History of the Shimpo ryu – The original honkyoku of the first Myoan-ji (temple) in Kyoto
Myoan-ji (ji means “temple”) served as the main shakuhachi temple in the Kansai region. The shakuhachi style from this temple is highly refined with subtle nuance. Myoan-ji was largely independent from the Fuke sect’s headquarters in the capital (Ichigetsu-ji and Reiho-ji). This was reflected in the music which had an entirely different notation system (Fu, Ho, U, We, Ya). According to one document the first ryu or “school” founded at Myoan-ji (ji=temple) was called the Kichiku ryu.
Ozaki Shinryo (1820-1888) taught the honkyoku of Myoan-ji and his student, and eventual successor, Katsuura Shozan (1856-1942) named the school Shimpo and added more honkyoku pieces to the repertoire. Katsuura Shozan attracted many students and was known as the “last Komuso“. Myoan-ji was destroyed during the Meiji Restoration’s persecution of all things Buddhist. It is now referred to as Kyu Myoan-ji or “Old” Myoan-ji to differentiate it from the second Myoan-ji. The second and current Myoan-ji was established years later in the Meiji period after the persecutions had ended by Higuchi Taizan for his style which contains none of the honkyoku from the first Myoan-ji temple.
‘Fu Ho U’ Notation
It’s through Yamaue Getsuzan’s (b. 1908) lineage that the original ‘fu ho u we ya’ (フホウ) notation of Kyu Myoan-ji continued to be taught as well as the most complete Shimpo ryu repertoire. This notation is different from the notation of other regions known as ‘ro tsu re chi ri/ha’ (ロツレ). Other teachers passed on the few pieces they learned from the Shimpo ryu in their own notation systems. I also decided to re-notated these pieces into “ro tsu re chi ha”, however, I provide the original notation and I explain how to read it. In this way students can choose to read one, the other, or both.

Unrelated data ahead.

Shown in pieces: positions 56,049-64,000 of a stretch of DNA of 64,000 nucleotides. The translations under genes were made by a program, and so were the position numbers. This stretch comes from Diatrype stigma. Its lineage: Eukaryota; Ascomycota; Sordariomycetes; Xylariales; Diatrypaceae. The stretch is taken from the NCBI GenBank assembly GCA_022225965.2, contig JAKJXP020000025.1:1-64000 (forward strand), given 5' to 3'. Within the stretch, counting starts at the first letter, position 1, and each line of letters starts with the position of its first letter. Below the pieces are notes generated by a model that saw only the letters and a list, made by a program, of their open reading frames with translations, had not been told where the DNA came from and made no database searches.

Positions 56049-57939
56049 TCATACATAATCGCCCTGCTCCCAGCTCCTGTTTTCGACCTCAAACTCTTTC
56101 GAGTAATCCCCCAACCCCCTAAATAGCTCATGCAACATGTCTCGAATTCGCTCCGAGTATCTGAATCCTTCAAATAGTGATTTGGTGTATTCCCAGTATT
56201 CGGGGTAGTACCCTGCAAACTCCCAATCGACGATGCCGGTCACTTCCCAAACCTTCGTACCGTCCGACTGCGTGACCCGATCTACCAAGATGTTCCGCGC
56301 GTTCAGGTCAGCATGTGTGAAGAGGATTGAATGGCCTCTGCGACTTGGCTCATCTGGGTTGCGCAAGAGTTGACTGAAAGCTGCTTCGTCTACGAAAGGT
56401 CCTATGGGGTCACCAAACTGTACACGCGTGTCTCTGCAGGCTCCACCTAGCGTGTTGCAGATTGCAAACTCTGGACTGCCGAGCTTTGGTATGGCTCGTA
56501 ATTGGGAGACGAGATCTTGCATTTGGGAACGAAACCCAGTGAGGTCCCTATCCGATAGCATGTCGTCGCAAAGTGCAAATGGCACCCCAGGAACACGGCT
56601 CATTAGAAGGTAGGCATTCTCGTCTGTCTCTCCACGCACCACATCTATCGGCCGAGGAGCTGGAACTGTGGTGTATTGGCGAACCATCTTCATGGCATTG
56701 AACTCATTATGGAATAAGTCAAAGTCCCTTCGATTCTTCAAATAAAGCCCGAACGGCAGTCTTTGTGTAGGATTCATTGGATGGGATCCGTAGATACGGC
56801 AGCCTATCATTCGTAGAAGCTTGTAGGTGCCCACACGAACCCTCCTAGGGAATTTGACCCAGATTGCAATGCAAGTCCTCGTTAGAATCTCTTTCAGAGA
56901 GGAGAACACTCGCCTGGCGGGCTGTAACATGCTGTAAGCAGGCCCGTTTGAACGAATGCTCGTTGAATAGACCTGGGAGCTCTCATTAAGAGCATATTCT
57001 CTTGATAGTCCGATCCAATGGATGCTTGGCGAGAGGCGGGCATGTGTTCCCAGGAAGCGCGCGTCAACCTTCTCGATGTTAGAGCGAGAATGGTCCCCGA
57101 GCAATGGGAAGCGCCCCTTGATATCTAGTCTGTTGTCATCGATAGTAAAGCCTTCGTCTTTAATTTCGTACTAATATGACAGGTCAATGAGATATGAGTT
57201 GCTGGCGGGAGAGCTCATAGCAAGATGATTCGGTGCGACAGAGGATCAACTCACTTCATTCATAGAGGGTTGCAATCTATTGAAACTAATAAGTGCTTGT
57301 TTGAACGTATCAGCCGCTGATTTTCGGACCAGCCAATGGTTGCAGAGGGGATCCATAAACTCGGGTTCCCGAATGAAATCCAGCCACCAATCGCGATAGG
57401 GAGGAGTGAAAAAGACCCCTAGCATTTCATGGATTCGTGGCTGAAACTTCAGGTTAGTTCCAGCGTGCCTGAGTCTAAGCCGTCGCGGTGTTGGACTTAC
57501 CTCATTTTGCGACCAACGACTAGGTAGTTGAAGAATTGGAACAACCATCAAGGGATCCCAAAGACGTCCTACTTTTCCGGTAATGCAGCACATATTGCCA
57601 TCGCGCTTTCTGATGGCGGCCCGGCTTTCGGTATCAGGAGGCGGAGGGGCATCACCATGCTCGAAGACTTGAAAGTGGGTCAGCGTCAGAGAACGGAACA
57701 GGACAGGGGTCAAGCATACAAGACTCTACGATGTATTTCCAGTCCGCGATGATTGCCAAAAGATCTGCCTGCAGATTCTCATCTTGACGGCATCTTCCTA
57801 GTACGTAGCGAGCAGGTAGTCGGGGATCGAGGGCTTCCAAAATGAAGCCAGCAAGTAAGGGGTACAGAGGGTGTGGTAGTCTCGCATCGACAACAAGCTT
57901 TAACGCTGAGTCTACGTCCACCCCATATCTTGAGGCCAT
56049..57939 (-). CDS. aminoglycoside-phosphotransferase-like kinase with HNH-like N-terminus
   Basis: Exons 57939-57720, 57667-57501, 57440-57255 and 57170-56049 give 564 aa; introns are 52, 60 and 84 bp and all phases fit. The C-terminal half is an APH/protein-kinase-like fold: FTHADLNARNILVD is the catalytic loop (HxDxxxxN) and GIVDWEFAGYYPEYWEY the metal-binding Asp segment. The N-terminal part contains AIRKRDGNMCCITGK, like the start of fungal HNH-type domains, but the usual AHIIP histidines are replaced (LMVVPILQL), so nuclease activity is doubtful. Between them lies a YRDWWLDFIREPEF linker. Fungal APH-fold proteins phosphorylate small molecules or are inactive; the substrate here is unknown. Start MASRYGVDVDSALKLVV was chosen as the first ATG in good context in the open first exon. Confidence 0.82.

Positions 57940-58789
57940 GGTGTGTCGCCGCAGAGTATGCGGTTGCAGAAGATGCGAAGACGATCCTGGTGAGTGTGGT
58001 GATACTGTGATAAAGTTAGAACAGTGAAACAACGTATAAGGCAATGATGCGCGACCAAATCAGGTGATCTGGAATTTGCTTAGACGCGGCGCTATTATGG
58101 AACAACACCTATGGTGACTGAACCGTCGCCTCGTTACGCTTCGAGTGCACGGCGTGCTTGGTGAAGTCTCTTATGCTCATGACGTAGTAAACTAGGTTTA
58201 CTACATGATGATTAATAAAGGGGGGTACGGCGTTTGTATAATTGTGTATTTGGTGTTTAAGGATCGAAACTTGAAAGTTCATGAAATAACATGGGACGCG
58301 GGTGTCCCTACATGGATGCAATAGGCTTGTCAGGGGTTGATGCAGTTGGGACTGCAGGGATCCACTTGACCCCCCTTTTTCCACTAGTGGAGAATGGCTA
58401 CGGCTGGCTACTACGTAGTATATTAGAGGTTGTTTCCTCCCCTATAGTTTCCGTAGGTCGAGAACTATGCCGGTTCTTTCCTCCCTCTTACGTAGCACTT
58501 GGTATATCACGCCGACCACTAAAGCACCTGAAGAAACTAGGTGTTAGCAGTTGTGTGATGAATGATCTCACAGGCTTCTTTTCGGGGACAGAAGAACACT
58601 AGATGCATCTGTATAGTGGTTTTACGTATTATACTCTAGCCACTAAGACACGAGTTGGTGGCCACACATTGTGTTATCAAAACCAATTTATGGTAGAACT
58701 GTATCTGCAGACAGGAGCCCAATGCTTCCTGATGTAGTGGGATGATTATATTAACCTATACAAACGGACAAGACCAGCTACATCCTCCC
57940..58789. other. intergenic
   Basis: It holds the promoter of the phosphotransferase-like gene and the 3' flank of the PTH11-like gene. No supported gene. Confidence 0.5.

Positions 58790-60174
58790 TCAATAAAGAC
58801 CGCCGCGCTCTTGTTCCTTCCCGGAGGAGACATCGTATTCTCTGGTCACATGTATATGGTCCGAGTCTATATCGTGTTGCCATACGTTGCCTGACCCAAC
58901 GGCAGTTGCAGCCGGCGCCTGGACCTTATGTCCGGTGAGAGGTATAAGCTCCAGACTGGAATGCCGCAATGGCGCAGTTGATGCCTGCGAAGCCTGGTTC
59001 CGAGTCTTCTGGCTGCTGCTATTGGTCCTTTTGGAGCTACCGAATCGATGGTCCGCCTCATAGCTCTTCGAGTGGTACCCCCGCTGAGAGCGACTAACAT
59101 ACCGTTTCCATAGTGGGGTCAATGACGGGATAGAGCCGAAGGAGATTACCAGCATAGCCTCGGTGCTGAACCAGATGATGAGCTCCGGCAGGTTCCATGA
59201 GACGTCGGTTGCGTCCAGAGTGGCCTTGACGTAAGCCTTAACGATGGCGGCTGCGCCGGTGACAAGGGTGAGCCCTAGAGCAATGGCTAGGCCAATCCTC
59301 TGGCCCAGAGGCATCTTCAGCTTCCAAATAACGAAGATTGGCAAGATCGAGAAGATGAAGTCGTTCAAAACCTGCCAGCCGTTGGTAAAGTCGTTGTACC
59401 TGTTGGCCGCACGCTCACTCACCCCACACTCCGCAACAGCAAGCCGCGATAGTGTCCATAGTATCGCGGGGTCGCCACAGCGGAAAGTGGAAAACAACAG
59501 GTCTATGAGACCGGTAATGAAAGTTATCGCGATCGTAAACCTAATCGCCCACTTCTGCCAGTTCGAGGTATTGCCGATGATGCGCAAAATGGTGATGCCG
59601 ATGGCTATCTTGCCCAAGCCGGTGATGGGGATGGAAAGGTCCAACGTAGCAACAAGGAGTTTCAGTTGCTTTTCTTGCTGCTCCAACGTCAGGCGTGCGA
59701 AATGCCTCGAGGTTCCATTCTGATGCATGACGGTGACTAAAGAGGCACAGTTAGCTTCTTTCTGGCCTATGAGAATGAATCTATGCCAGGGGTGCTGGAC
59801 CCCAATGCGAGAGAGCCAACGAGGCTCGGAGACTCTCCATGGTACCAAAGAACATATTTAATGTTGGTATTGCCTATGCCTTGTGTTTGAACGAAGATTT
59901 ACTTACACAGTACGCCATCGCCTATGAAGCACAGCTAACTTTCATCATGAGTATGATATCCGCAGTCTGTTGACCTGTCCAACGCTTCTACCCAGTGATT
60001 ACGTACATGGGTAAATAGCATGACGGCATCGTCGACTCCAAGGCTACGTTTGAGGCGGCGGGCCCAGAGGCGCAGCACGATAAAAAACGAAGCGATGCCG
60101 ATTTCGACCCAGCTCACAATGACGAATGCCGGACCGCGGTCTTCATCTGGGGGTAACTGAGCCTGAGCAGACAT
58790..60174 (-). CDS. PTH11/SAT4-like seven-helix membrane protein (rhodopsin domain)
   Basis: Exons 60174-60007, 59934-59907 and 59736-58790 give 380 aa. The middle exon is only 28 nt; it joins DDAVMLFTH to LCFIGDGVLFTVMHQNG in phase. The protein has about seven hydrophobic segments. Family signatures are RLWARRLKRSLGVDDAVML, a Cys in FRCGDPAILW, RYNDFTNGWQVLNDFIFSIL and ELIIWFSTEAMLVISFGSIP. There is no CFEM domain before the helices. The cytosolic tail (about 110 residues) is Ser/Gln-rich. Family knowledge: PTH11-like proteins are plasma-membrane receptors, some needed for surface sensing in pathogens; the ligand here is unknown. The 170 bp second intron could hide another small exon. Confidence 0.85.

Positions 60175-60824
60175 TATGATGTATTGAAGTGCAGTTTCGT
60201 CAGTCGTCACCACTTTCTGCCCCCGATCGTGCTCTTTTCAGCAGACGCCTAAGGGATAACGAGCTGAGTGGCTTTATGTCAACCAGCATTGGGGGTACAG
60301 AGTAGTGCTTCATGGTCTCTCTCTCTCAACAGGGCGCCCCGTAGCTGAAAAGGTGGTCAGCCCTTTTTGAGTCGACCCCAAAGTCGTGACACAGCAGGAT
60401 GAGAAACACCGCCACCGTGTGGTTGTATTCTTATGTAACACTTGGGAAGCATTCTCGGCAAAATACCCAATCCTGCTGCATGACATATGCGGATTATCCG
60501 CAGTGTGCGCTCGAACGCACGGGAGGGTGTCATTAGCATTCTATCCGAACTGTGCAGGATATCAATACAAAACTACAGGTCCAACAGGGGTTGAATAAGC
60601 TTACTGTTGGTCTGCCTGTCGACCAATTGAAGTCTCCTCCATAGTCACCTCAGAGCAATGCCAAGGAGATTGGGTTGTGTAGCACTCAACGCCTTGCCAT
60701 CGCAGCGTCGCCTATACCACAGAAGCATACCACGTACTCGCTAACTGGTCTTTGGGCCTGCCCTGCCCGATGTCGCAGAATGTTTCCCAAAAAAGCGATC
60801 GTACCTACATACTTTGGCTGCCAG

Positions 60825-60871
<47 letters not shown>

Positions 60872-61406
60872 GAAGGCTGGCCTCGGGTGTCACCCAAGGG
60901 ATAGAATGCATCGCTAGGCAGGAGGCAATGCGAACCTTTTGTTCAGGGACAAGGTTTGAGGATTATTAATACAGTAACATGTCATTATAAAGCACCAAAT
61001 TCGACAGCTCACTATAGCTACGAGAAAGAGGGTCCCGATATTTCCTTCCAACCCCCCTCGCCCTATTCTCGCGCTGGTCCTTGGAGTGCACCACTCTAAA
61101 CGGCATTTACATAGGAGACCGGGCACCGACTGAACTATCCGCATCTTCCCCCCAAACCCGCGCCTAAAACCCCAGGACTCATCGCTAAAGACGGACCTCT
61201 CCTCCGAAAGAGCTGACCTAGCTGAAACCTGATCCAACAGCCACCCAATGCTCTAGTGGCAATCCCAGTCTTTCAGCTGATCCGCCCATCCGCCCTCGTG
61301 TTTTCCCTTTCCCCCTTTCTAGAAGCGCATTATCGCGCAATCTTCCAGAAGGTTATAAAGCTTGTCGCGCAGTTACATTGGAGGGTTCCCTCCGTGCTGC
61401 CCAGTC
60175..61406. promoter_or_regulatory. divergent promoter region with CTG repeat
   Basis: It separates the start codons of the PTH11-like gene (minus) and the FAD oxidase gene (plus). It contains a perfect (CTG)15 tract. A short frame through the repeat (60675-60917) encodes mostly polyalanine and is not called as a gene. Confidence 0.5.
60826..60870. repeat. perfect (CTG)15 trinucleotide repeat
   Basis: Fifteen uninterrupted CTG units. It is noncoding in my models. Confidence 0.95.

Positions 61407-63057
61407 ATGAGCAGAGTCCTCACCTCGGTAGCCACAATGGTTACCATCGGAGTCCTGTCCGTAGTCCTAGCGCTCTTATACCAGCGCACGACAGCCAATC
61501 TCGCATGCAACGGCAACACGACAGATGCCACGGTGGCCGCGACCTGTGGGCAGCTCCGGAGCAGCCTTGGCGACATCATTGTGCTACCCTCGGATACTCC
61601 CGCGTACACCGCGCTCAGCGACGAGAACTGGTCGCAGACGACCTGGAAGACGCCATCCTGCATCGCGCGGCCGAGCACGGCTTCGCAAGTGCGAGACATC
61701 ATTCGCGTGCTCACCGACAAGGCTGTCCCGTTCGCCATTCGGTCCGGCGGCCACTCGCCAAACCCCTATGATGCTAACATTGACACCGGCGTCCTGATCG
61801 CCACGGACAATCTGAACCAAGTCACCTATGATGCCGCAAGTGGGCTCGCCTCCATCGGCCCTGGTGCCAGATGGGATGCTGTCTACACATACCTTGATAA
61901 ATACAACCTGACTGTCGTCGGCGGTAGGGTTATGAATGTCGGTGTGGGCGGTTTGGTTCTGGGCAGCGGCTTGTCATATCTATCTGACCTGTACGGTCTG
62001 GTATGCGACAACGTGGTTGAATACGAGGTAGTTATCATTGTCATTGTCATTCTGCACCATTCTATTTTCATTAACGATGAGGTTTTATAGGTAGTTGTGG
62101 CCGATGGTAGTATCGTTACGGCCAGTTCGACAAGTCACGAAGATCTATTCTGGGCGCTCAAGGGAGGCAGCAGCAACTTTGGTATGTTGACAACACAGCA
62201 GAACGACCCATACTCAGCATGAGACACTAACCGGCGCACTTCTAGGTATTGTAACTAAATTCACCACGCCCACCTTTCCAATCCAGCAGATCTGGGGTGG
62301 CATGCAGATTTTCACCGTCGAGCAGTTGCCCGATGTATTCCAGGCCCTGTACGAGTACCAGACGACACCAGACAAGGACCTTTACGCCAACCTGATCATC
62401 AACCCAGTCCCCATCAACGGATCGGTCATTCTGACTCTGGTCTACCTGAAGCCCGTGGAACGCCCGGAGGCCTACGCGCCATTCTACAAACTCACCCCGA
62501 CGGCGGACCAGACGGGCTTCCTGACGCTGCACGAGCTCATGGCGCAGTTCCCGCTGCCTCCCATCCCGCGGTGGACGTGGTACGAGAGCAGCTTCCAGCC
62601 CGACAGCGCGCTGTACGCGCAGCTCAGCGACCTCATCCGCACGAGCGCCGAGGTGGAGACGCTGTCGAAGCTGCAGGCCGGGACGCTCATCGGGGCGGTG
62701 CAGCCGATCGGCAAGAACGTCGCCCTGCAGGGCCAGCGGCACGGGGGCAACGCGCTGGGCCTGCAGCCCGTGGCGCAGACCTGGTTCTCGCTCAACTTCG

Confusion over Myoan – Higuchi Taizan’s Myoan vs Shimpu ryu or Kyu Myoan
After the destruction of Myoan-ji and end of the Edo period a Seien ryu shakuhachi master from Nagoya named Suzuki Kodo moved to Kyoto to teach Sankyoku music. He changed his name to Higuchi Taizan and after failing to succeed as a Sankyoku teacher he began rearranging various honkyoku he had learned mainly from the Seien and Kinko ryu’s. However, he had far more Gagaku students even at the height of his career teaching his honkyoku. He rented a new space in Kyoto which he named Myoan-ji after the temple that had been destroyed years earlier. It acted as, and remains, the base of operations for his style. His style actually contains none of the Shimpo ryu pieces, however, his school is most often called “Myoan” after the temple he founded in Kyoto. When the names “Myoan ryu” or “Myoan” are heard today it almost always refers to Taizan’s school.
The significance of the Shimpo ryu Myoan-ji honkyoku for the student
I prefer to teach Shimpo ryu to my students after they have become proficient in the Seien ryu style. Shimpo ryu teaches students to play with more dynamics and especially with greater subtlety.